Pour la quatrième année, nous avons eu le plaisir d’accueillir pendant une semaine une élève dans le cadre de l’échange avec Oakhill School, notre établissement partenaire dans le Lancashire (GB).
Deux de nos élèves, Emma et Nathan sont partis au mois de mai, et du 1er au 5 octobre Aerynne est venue passer une semaine en immersion en ère L.
Malgré l’emploi du temps chargé et l’intensité des cours, elle a pleinement profité de sa semaine aux côtés de sa correspondante, et a bien progressé en Français.
Elle a également eu l’occasion de visiter la région en famille, découvrir Rouen, et faire du shopping, of course !
Amanda ROMAN, Professeur
French Exchange Article
The French exchange program is very educational as well as fun, you’ll never get an experience like this one so you shouldn’t pass up on the opportunity. It can be intimidating at first, listening to everyone around you talking in a foreign language and only understanding small snippets of the conversation. But nearing to the end of the week, it gets easier to follow the conversation and your French will have improved. When on the French exchange trip, you learn to step out of your comfort zone and try new things.
Throughout my time in France with my exchange partner, Emma, I mostly relied on google translate before I would say anything, because I didn’t want to embarrass myself. However, the students at Jean-Paul II were really understanding and kind, plus when I made a mistake it can just be something for us to laugh about, because their English isn’t perfect either. In fact, during English lessons, which were my favourite, it was entertaining to hear them talk in English which was probably the same for them when I spoke French. In English lessons, I liked to help out, because it’s easy to get the English tenses mixed up and pronounce words differently and it was the only lesson I could completely understand.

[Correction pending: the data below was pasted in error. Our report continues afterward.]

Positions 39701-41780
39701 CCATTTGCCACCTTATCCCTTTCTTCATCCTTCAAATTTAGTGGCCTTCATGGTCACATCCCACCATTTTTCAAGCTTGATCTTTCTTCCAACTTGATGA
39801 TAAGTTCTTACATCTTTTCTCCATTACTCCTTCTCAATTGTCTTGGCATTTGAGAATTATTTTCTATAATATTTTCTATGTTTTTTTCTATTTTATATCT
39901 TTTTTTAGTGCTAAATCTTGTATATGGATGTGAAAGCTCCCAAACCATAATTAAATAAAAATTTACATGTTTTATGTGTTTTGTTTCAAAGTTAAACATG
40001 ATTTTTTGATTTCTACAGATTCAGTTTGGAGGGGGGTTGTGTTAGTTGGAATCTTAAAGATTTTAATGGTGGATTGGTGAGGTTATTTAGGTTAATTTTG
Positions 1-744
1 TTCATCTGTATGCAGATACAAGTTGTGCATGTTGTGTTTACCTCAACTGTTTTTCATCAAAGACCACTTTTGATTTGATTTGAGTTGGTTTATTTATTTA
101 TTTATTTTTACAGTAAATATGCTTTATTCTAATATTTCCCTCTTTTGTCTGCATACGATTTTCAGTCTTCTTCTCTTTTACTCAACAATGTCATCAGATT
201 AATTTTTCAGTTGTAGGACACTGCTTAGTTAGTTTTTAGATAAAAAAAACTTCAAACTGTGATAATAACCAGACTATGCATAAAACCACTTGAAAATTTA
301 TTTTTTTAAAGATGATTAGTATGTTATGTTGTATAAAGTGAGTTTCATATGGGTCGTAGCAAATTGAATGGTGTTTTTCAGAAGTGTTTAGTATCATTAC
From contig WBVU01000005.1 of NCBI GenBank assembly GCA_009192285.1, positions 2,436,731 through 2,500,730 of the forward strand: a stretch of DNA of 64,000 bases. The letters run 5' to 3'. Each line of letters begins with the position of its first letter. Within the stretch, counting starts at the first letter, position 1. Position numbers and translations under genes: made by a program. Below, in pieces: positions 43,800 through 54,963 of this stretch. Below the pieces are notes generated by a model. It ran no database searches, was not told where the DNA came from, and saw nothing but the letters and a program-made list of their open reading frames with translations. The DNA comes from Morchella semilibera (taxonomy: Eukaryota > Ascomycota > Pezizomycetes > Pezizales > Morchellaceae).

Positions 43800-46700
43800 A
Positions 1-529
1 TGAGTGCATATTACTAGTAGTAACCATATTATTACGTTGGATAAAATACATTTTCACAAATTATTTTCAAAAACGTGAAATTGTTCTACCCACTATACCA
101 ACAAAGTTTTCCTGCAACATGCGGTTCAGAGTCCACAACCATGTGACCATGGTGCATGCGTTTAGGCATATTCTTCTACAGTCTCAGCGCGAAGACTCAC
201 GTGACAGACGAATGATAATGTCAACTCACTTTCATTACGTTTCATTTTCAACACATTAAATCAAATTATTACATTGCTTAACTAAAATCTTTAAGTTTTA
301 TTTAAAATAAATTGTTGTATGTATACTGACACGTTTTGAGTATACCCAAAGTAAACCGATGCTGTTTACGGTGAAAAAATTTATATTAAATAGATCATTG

Coming from a small school, I felt quite intimidated by the size of the school (Jean-Paul II has roughly 3,000 students and 200 teachers), but all the students I met were helpful, funny and genuinely nice. Students who knew English tried to make me feel slightly at home, and those who didn’t made an effort. Pretty soon I realised that I didn’t have to worry so much because none of the people I met made me feel like I was being judged. The Jean-Paul II Institute of learning was very centred on the educational part, thus not providing lessons like art or music, instead providing Philosophy lessons. And the days are quite long compared to Oakhill’s school hours; lessons at Jean-Paul II begin at 9am on Monday and 8am Tuesday to Friday as opposed to Oakhill’s hours which start at 9am each day. However at Jean-Paul II they have longer holidays than at Oakhill.
A thing I shouldn’t be proud of is that I learned was how to use google translate properly, but I did learn some more French and now I feel more comfortable talking in French, I think.
Site d’Oakhill : ICI